United States District Court, W.D. North Carolina, Charlotte Division
CARSON D. HYDE, Petitioner,
HAROLD REEP, Respondent.
D. Whitney, Chief United States District Judge
MATTER is before the Court upon Petitioner Carson D.
Hyde's pro se Petition for Writ of Habeas Corpus, 28
U.S.C. § 2254. (Doc. No. 1).
is a prisoner of the State of North Carolina who, on February
29, 2012, was convicted of trafficking in marijuana and
possession of marijuana with intent to sell or deliver after
a jury trial in Gaston County Superior Court. He was
sentenced to consecutive sentences of 35-42 months in prison.
Petitioner did not file a direct appeal. (Pet. 1-2, Doc. No.
April 24, 2015, Petitioner filed a petition for writ of
certiorari in the North Carolina Court of Appeals pursuant to
North Carolina Rule of Appellate Procedure 21, which provides
that a “writ of certiorari may be issued in appropriate
circumstances by either appellate court to permit review of
the judgments and orders of trial tribunals when the right to
prosecute an appeal has been lost by failure to take timely
action, " N.C. R. App. P. 21(a)(1). (Cert. Pet.
33-53, Doc. No. 1.) Petitioner alleged that trial counsel
failed to advise him of his right to appeal, the manner and
deadline to give notice of appeal, and the availability of
appointed appellate counsel for an indigent defendant. (Cert.
Pet. 40.) Separately, trial counsel asserted that after
sentencing, he spoke with Petitioner's “significant
other” who stated Petitioner did not wish to appeal.
(Tr. Counsel's Let. to Pet. 55, Doc. No. 1.) The North
Carolina Court of Appeals denied the certiorari petition on
May 13, 2015. ( N.C. App. Crt. Order 31, Doc. No. 1.)
filed the instant § 2254 habeas Petition on July 14,
2016, when he placed it in the prison mail system. (Pet. 27,
Doc. No. 1.) He claims trial counsel was ineffective for
failing to advise him of his right to file a direct appeal.
STANDARD OF REVIEW
Court is guided by Rule 4 of the Rules Governing Section 2254
Cases in the United States District Courts, which directs
district courts to dismiss habeas petitions when it plainly
appears from the petition and any attached exhibits that the
petitioner is not entitled to relief. Rule 4, 28 U.S.C.A.
foll. § 2254. In conducting its review under Rule 4, the
court “has the power to raise affirmative defenses sua
sponte, ” including a statute of limitations defense
under 28 U.S.C. § 2244(d). Hill v. Braxton, 277
F.3d 701, 706 (4th Cir. 2002). The court may dismiss a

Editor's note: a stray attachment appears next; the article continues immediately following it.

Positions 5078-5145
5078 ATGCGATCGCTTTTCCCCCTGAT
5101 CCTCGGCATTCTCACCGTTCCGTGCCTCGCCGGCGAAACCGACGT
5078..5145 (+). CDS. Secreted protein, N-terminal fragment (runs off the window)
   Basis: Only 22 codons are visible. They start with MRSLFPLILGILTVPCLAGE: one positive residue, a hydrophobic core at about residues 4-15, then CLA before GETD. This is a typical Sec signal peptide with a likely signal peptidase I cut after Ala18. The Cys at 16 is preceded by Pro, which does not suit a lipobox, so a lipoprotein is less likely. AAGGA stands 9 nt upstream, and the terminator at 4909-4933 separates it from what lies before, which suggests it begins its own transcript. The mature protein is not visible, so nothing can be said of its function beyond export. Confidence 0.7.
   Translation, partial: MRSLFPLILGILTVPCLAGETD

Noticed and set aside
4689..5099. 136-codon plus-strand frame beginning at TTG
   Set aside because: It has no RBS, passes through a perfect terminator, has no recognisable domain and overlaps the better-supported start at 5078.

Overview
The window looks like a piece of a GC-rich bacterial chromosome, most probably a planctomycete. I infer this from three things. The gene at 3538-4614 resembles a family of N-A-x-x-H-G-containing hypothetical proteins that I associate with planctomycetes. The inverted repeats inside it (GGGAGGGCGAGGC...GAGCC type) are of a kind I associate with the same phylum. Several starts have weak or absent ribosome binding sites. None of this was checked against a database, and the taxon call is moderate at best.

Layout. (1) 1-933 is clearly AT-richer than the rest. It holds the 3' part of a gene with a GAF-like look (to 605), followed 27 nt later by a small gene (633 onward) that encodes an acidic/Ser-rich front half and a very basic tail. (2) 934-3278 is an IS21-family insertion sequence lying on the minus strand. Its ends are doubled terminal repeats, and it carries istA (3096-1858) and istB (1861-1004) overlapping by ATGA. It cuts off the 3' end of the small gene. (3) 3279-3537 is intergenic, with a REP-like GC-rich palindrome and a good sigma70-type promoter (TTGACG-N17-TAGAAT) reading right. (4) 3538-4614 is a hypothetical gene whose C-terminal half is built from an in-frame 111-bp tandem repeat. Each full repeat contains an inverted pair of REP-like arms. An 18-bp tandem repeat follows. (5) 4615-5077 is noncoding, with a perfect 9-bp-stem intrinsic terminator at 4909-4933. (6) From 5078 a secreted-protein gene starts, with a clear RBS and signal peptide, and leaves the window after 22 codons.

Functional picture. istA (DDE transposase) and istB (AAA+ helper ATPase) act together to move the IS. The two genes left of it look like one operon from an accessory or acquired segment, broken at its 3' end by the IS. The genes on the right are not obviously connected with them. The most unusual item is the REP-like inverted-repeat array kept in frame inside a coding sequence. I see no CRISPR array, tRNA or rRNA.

petition as untimely under Rule 4, however, only if it is
clear that the petition is untimely, and the petitioner had
notice of the statute of limitations and addressed the issue.
Id. at 706-707.
Antiterrorism and Effective Death Penalty Act of 1996
provides a statute of limitations for § 2254 petitions
by a person in custody pursuant to a state court judgment. 28
U.S.C. § 2244(d)(1). The § 2254 petition must be
filed within one year of “the date on which the
judgment became final by the conclusion of direct review or
the expiration of the time for seeking such review.”
§ 2244(d)(1)(A). The limitations period is tolled during
the pendency of a properly filed state post-conviction
action. 28 U.S.C. § 2244(d)(2).
was entered in this case on February 29, 2012, when
Petitioner was sentenced. He then had 14 days to file a
notice of appeal in the North Carolina Court of Appeals.
See N.C. R. App. P. 4(a)(2). Because he did not file
a direct appeal, Petitioner's judgment became final on or
about March 14, 2012, when the time for seeking direct review
expired. See § 2244(d)(1)(A).
federal statute of limitations then ran for 365 days until it
fully expired on or about March 14, 2013, more than three
years before Petitioner filed the instant § 2254 habeas
action. Thus, absent equitable tolling, Petitioner's
habeas petition is time-barred under § 2244(d)(1)(A).
tolling of a habeas petition is available only when the
petitioner demonstrates “(1) that he has been pursuing
his rights diligently, and (2) that some extraordinary
circumstance stood in his way and prevented timely
filing.” Holland v. Florida, 560 U.S. 631, 649
(2010) (internal quotation marks omitted). Under Fourth
Circuit precedent, equitable tolling is appropriate in those
“rare instances where-due to circumstances external to
the party's own conduct-it would be unconscionable to
enforce the limitation period against the party and gross
injustice would result.” Rouse v. Lee, 339
F.3d 238, 246 (4th Cir. 2003) (en banc) (quoting Harris
v. Hutchinson, 209 F.3d 325, 330 (4th Cir. 2000))
(internal quotation marks omitted).
to Petitioner, he asked trial counsel after sentencing
whether he could appeal, and trial counsel responded that
“it would be too much paperwork.”
(Pet'r's April 17, 2015 Aff. 51 ¶ 5, Doc. No.
1.) Petitioner's next action was to write trial counsel,
“about a year [later], ” to ask for trial
transcripts and an explanation for not having filed a direct
appeal on Petitioner's behalf. (Pet'r's Aff. 53
¶ 10.) Evidently after receiving no response, Petitioner
wrote North Carolina Prisoner Legal Services
(“NCPLS”) on April 28, 2014, seeking assistance
in pursuing an appeal. (Pet'r's Letter to NCPLS 54,
Doc. No. 1.) As noted, the certiorari petition filed by
NCPLS, seeking review of Petitioner's trial judgment, was
denied on May 13, 2015. See discussion,
supra, at 1-2 & n.1. Petitioner did not ...